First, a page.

From talking to lecturers it seems the Stat/Thermal class and the electricity and magnetism are the hardest. I'm thinking I will remove the electronics class from B semester and place a computational mathematics class in the A semester.

The circuits class has description:
"This paper covers design and analysis of analog electronic circuits. Topics include ac circuit analysis, nodal analysis, Lapace Transforms, BJT amplifier circuits and their equivalent circuits, frequency response. Feedback, output stages, oscillators, operational amplifiers and their limitations, active filters, using PSPICE"
Textbook:Neamen Microelectronics, Circuit Analyses and Design 3rd ed (McGraw Hill) 2007

I really did not enjoy my circuits class this year, (I enjoyed the electromagnetism part of my physics class though!) so I'm thinking this Analog Electronics and Circuit Analysis looks like overkill? Would it really be necessary?
 
  • #7
I'm assuming you're going for a Physics degree? It really depends what you're specializing in. For example, if you were interested in electronics, then I would advise taking it. However, if not, then I do not see the need for it.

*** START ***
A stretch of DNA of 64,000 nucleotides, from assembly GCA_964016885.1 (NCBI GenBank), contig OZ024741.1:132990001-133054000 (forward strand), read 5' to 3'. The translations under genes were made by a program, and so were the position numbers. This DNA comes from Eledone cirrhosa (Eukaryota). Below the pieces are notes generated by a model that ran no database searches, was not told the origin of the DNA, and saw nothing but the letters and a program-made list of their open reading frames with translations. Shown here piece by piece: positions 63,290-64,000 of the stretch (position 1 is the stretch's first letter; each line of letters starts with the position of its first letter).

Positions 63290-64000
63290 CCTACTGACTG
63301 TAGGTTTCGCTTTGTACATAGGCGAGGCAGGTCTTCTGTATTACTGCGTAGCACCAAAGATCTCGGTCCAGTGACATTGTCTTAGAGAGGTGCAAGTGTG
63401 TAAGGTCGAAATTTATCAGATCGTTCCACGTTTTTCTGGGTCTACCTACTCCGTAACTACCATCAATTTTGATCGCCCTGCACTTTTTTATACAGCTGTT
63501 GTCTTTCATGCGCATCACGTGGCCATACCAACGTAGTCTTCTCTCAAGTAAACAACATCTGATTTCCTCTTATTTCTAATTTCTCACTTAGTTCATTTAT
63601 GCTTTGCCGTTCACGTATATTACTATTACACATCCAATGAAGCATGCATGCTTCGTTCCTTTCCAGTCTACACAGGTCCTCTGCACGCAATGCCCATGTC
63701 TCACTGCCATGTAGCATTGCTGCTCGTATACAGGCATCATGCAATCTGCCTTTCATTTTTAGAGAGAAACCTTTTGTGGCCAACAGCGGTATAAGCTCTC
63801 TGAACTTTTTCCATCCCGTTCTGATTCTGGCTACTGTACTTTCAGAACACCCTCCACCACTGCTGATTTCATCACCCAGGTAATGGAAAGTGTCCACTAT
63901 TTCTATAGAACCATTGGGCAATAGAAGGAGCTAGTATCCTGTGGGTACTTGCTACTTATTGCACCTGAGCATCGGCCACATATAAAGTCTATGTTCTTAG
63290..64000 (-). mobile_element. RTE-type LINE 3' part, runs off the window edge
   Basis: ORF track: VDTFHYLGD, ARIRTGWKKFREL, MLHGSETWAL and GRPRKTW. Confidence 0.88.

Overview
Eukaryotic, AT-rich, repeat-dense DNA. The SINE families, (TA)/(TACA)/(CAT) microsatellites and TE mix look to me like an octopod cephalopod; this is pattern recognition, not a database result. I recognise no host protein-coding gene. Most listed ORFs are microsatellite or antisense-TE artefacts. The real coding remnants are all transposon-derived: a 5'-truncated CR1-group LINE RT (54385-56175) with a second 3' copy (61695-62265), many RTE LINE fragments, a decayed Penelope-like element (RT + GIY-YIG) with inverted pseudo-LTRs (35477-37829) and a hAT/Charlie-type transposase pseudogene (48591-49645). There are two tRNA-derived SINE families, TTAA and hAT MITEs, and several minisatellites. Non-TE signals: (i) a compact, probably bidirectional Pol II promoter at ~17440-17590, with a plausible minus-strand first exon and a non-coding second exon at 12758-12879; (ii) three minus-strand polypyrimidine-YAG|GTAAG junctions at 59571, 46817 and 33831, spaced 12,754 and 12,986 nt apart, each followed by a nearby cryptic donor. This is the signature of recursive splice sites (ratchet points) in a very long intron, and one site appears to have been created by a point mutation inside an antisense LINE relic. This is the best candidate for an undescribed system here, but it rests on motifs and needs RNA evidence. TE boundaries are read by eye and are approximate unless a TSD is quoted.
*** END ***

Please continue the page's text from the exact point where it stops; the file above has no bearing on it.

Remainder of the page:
• #8
Physics major yes, the paper is an electronic engineering paper too. I'm only my second year so I can't really take an educated stab at where my future will take me, but biophysics and medical physics seem very interesting.
 
  • #9
Well, if you can take it in the future, then do so. It may help with instrumentation if you do decide to take that route.
 

What are the potential consequences of taking on too much for one semester?

Taking on too much for one semester can lead to burnout, decreased academic performance, and increased stress levels. It can also lead to a lack of time for self-care and extracurricular activities.

How do I determine if I am taking on too much for one semester?

Consider your workload, course difficulty, and personal commitments. If you feel overwhelmed and unable to balance your responsibilities, it may be a sign that you are taking on too much.

What steps can I take to prevent taking on too much for one semester?

Make a realistic plan for your semester, prioritize your commitments, and communicate with your academic advisor about your workload. It's also important to know your limits and not be afraid to say no to additional commitments.

Is it better to take on a heavy course load or spread out my classes over multiple semesters?

It ultimately depends on your personal preferences and strengths. Some students may thrive with a heavy course load, while others may perform better with a lighter load. Consider your academic goals and prioritize your mental and physical well-being.

What resources are available to help me manage a heavy course load?

Most universities offer resources such as tutoring, study groups, and time management workshops to help students manage their workload. It's also important to reach out to your professors and seek support from friends and family. Don't be afraid to ask for help when needed.